What’s preventing us from doing our best work? It’s not so much about what we don’t have, and more about what we do with what we have.
Buying more stuff is not the way to go about it. A developer doesn’t need more monitors for example: we can only do one thing at a time, and we can learn to better navigate through the interface by memorizing keyboard shortcuts.
Using a single monitor is a constraint we can use as an opportunity to increase our focus and our knowledge. Do more with what you have, until you can’t grow any further.
Simplifying our work environment is much more powerful. Clutter is distracting. Our best work reflects what’s essential about it.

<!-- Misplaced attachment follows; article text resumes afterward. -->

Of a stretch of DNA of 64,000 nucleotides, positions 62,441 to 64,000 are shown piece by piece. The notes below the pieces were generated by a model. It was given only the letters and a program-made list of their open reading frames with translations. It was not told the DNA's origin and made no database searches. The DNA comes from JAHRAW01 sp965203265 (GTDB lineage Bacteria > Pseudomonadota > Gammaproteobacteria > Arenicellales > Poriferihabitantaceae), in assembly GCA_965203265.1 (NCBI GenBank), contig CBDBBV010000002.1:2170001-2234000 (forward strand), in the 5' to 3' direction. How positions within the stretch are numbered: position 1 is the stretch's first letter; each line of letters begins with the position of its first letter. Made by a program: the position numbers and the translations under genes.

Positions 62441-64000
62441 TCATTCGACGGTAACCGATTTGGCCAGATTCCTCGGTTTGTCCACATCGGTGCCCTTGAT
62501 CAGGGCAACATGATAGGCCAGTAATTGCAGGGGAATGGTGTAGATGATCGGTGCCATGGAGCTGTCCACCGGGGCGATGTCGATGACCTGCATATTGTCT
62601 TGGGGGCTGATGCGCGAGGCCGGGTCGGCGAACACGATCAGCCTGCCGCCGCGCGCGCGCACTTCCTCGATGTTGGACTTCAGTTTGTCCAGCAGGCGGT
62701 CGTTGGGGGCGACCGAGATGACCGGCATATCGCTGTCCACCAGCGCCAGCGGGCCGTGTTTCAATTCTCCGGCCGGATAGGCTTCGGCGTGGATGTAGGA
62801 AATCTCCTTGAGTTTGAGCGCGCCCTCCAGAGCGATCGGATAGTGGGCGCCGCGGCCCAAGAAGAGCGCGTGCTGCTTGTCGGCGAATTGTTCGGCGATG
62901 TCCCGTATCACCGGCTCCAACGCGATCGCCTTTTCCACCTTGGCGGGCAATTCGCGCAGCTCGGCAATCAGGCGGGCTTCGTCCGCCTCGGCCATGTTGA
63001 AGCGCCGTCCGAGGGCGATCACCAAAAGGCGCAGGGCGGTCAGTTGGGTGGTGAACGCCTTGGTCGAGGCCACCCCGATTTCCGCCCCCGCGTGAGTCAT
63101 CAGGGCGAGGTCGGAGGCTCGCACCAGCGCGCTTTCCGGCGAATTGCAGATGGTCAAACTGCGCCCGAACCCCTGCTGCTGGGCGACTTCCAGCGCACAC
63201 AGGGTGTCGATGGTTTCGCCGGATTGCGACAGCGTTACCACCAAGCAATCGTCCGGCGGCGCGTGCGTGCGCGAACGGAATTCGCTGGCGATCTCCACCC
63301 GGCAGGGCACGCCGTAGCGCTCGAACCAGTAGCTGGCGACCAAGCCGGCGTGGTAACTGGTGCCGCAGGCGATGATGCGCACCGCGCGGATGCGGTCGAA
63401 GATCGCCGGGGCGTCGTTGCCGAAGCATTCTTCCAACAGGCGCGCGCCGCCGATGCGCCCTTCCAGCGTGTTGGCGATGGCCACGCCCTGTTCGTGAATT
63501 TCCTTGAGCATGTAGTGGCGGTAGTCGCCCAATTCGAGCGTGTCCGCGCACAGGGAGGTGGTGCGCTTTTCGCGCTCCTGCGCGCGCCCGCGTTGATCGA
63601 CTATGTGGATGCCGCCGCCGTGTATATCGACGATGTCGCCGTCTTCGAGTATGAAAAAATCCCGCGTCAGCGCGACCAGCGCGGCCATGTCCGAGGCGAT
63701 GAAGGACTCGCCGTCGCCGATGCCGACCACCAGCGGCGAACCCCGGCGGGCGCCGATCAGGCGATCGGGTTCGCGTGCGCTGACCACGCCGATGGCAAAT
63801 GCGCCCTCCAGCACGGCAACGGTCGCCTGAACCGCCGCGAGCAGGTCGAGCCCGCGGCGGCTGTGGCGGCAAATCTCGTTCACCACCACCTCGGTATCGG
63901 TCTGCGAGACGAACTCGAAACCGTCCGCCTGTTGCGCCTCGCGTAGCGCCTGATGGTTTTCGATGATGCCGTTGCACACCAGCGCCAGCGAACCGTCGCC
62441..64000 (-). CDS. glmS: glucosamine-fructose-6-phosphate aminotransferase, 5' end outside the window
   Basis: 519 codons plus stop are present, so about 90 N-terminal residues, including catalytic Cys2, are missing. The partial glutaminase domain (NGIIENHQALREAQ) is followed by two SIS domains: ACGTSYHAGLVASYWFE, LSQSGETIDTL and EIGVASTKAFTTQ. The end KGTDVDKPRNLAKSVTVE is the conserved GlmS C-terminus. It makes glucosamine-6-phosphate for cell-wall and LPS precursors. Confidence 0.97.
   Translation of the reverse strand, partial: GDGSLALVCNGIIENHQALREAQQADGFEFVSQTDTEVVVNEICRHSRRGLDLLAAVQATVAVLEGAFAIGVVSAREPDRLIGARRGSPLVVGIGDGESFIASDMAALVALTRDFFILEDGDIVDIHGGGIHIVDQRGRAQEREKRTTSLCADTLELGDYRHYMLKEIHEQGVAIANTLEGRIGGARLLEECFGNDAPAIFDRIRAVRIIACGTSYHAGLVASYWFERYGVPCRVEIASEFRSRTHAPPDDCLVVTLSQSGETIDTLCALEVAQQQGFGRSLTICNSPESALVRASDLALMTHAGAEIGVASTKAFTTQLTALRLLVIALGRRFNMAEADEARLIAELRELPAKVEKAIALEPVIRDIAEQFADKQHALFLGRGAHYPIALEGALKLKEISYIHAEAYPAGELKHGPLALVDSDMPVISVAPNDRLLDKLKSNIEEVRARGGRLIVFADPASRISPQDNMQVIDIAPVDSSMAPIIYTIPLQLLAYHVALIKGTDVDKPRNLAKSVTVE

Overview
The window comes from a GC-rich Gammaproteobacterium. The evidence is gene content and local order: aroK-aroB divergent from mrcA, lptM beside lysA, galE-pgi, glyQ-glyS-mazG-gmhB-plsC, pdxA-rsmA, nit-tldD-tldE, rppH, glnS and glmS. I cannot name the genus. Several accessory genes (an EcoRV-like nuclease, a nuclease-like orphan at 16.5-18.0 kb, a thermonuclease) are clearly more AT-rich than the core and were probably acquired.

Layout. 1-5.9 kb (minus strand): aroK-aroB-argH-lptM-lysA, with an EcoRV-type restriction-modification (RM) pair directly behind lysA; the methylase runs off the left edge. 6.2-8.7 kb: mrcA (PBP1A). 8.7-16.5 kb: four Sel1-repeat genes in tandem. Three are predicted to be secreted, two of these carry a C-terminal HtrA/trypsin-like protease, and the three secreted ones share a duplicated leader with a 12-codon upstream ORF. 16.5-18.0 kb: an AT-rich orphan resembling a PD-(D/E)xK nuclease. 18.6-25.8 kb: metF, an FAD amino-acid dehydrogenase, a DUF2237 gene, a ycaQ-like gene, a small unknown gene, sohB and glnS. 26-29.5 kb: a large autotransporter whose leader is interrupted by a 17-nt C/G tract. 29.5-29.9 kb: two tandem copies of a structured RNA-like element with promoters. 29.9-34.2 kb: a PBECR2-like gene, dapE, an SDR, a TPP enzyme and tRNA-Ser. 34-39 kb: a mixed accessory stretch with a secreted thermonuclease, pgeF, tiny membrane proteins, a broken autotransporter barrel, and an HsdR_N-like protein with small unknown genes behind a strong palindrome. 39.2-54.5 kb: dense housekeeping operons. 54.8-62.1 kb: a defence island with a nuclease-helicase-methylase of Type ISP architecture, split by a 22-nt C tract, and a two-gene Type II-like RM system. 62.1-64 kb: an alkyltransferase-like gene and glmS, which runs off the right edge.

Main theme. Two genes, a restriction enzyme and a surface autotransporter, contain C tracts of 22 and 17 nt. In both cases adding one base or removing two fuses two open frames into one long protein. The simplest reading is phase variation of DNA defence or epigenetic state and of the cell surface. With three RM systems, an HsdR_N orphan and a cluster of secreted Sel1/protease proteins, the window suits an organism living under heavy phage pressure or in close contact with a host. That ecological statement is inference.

Before you sit down to work, ask yourself: what is not needed in my current work environment to perform my task? Remove those distractions.
It might be a website - temporarily block it. Or a pile of documents on your desk - sort it, then store it. It could be a hundred tabs in your browser or cognitive tasks running in the background of your head - prune them away.
We are used to doing things a certain way and we rarely take time to reflect on how we work. We don’t need to change our entire methodology to get better, but we have to get back to its core. Otherwise, we get in our own way.